FullSizeRender (6)
Dressers hard at work
At Tony rehearsal

One of the things I love most about being a dresser are the fun traditions you create. Because the job requires you to do to the exact same sequence of events every night at the same time with the same people, you start to develop jokes and rituals with different people backstage. Every night after the call for places, Alan would come down the stairs in his Emcee costume and do pull ups on the stairs in front of us. When he walked by he would say the same phrase to the actors as he passed them, wishing them good luck. In the first act as one actor ran by to enter his scene, he would do a different kind of dance, entertaining those of us who were waiting for our next cue. At the end of the first act, when the actor that I dressed left her scene from one side of the stage and walked to enter at another side, she would get high fives from everyone she met on her path to her next entrance. On her final night, we arranged to have a huge line of people waiting to high five her. She wasn’t able to make it through that scene with dry eyes.

FullSizeRender (7)

One of my favorite traditions was during act two with my friend and floormate Danny who played Herr Schultz. Every night we (he) would come up with a joke of some sort and we would greet our other floormates Aaron (Ernst Ludwig) and Gayle/Hani (Fraulein Kost) as they exited the stage. Our jokes would range from full on skits to just wearing signs on our clothes. Any pieces of paper required for these jokes were later taped onto one of the dressing room doors on our floor. It turned into quite a work of art.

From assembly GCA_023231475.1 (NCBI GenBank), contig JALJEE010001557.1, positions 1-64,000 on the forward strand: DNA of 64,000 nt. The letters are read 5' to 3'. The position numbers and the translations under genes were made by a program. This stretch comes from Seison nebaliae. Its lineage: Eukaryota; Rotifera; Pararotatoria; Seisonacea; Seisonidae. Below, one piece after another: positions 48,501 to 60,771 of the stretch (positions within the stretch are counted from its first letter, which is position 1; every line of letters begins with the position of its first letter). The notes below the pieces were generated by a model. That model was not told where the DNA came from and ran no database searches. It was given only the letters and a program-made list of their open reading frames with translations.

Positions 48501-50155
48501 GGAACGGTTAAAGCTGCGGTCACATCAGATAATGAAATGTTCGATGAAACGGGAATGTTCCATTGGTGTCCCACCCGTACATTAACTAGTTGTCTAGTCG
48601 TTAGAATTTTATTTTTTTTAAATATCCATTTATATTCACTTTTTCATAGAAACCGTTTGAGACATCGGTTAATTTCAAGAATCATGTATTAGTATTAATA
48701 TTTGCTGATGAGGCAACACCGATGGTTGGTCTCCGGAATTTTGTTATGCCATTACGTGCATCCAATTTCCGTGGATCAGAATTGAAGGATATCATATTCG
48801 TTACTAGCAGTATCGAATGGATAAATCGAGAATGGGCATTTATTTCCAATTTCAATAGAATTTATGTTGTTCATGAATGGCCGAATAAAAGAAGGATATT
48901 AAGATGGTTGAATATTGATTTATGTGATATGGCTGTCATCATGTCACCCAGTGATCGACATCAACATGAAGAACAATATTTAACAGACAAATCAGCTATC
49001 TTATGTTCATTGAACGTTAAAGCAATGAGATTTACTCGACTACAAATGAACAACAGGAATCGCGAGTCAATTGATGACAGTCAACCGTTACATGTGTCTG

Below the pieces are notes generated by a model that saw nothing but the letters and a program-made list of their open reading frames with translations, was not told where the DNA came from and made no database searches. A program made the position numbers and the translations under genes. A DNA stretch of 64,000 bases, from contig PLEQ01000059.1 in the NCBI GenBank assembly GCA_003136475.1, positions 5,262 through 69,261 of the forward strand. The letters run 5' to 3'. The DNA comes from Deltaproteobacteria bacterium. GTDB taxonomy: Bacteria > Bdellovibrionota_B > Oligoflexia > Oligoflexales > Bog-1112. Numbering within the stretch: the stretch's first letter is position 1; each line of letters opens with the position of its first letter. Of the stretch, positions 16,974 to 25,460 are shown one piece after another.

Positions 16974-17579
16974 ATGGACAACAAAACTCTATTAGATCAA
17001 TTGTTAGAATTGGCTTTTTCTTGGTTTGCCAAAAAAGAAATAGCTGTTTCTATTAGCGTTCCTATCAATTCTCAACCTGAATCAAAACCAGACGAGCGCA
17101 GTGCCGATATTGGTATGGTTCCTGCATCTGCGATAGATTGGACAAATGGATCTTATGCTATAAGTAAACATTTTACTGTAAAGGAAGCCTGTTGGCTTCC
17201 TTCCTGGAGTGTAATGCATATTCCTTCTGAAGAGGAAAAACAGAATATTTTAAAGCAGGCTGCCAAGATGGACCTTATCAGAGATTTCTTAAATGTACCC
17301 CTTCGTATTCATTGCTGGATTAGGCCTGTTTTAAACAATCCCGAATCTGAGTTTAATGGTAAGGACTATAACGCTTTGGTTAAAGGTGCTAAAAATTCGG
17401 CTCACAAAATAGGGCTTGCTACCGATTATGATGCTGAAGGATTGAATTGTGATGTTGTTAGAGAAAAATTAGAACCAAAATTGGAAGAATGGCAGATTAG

996121_10153133737338914_4233854520995927110_n

988931_10203706459006913_1079426879596794282_n

FullSizeRender (8)

IMG_9898

IMG_9899

I always say they should sell tickets to be backstage during a show instead of in front of the stage because that’s really where the magic happens. Dressers are just one group of so many incredible people that are crucial in making the experience of going to the theatre magical.

11081109_10204154461326691_4069228992825298303_n

SECRET PIZZA AND A WEEKEND IN PHOTOS

In a city that is notorious for it’s Pizza, I think I’ve finally found my very favorite slice in town. Though popular among born and bred Brooklynites and authentic Italians (at least that’s what my two very Italian friends tell me), I think this place is fairly unknown. L&B Spumoni Gardens is quite a trek but it is SO worth it. There are two ways to get there a) drive, though parking can be tricky or b) take the subway (N to 86th street or D to 25th Ave).

FullSizeRender_12